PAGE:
The amount of precipitation in a particular area varies from year to year, but over a period of years the average amount is fairly constant. A drought is a period of drier-than-normal conditions that results in water-related problems and other issues. When little or no rain falls, soils can dry out, plants can die and livestock can suffer. When dry weather persists, stream and river flows can decline, water levels in lakes and reservoirs can fall and water in wells and aquifers can decline. Drought can have a serious impact on health, agriculture, economies, energy and the environment.
Droughts can develop quickly or gradually over several weeks, months or even years, and worsened with extreme heat or wind. A drought can end just as quickly or gradually as it began, but more commonly persist for months. A single rainstorm may provide temporary relief, but its impact is short term. Thunderstorms often produce large amounts of rain in a very short time, causing the rain to run off into streams rather than soak into the ground. Several soaking rains may be required to recharge groundwater and break a drought.
Reports and photographs are essential tools used to assess drought conditions. The department encourages the public to submit information and photographs about conditions in their area in order to help local, state and national decision-makers assess drought conditions and impacts in Missouri. If you would like to submit drought-related conditions and impacts for your area, please fill out the survey form at Condition Monitoring Observer Reports (CMOR)*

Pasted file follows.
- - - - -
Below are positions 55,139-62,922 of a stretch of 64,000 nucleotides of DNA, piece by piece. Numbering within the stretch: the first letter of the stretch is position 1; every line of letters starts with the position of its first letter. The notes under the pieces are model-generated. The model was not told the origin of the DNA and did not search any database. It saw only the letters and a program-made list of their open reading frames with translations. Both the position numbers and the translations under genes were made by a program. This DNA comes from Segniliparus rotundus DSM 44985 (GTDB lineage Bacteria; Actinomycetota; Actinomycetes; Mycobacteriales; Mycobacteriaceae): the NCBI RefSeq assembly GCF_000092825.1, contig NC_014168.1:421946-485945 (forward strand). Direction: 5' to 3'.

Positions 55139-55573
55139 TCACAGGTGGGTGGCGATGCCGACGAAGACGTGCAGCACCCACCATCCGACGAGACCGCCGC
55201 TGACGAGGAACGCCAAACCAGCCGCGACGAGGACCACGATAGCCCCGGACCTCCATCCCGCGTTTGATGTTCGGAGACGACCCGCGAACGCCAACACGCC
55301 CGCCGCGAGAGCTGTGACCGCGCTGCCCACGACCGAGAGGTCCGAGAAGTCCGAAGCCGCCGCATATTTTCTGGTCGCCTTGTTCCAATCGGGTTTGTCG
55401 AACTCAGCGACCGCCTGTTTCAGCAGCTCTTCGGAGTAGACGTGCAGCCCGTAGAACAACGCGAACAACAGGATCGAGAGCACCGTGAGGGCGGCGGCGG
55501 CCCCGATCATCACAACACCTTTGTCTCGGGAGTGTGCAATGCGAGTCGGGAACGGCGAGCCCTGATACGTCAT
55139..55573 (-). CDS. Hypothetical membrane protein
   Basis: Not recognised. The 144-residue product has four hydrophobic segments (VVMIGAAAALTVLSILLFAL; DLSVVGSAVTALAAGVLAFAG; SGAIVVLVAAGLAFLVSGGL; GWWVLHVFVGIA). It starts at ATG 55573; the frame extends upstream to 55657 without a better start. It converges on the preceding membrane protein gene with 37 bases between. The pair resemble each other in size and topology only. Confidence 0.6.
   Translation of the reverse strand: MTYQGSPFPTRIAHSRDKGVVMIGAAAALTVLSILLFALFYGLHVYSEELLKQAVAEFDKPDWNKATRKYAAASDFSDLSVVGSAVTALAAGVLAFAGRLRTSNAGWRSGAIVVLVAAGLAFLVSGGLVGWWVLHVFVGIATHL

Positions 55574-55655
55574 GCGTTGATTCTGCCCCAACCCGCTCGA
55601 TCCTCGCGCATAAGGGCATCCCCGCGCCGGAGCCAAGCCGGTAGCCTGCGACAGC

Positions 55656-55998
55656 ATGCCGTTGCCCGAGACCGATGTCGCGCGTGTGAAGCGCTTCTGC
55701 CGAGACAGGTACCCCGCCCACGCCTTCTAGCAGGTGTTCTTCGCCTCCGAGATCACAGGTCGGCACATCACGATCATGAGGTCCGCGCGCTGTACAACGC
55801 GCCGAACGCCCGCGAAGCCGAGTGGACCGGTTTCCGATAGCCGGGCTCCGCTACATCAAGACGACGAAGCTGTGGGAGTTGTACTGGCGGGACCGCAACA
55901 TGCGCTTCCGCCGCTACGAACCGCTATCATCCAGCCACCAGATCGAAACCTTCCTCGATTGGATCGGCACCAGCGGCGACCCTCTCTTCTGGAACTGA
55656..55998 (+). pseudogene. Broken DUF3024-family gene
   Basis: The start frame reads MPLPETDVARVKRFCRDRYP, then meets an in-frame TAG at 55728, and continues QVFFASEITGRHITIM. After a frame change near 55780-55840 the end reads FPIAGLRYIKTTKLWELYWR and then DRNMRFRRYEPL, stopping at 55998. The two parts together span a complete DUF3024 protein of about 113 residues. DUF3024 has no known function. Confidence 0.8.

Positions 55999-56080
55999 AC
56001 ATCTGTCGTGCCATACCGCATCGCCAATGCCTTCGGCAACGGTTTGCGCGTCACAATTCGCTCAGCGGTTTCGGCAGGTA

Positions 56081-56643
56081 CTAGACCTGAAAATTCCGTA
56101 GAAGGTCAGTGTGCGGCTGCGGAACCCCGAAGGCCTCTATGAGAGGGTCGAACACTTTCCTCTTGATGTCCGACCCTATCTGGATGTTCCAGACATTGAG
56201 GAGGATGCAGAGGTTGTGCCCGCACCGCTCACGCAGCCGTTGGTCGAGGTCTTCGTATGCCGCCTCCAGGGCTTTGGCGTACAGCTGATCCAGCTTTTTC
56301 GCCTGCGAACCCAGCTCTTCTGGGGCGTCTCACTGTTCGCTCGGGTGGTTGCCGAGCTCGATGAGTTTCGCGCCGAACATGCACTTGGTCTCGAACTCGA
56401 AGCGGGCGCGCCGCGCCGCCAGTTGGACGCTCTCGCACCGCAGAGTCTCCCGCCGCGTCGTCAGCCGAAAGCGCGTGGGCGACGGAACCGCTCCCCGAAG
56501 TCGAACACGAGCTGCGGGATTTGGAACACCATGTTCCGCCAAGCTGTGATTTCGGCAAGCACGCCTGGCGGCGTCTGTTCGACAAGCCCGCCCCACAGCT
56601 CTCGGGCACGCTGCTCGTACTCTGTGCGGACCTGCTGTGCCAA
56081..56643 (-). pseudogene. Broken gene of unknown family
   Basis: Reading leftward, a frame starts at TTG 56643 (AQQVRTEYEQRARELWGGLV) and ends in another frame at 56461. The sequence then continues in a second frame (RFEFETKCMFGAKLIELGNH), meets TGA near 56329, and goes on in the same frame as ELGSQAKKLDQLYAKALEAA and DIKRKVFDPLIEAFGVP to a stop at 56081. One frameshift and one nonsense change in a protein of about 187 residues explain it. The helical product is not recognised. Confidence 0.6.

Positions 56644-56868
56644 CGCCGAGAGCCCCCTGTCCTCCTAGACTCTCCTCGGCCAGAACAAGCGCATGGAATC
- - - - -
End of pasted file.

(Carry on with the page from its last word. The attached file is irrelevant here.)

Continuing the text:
Tips and best practices for using CMOR, including how to download and use its field app, can be found in the CMOR troubleshooting guide. Please note, those uploading photos to CMOR using newer iPhones will need to change their photo format settings to “most compatible” to successfully add images. Users also don’t need a user account to submit CMOR reports, and can “continue without logging in” to proceed.
*The survey is a nationwide service developed by the National Drought Mitigation Center, based at the University of Nebraska, in partnership with the National Integrated Drought Information System and the U.S. Department of Agriculture.
Nearly 95% of Missouri counties are experiencing drought conditions, with 20% experiencing extreme drought across central Missouri. The Drought Assessment Committee has been activated to further coordinate drought response actions.
The more proactive we are, the better we can help our farmers and citizens lessen the impact of even the most severe droughts. Listed below are resources currently available to assist our communities. Any additional resources will be added as they become available.
For water supply concerns or questions, systems should contact MoDNR’s Public Drinking Water Branch or Water Protection Program for more information.
Landowners should contact their local county soil and water conservation district office for additional information and assistance.
Drought may require safety precautions just like other weather hazards. Hot, dry conditions can cause an increased risk for other hazards as well.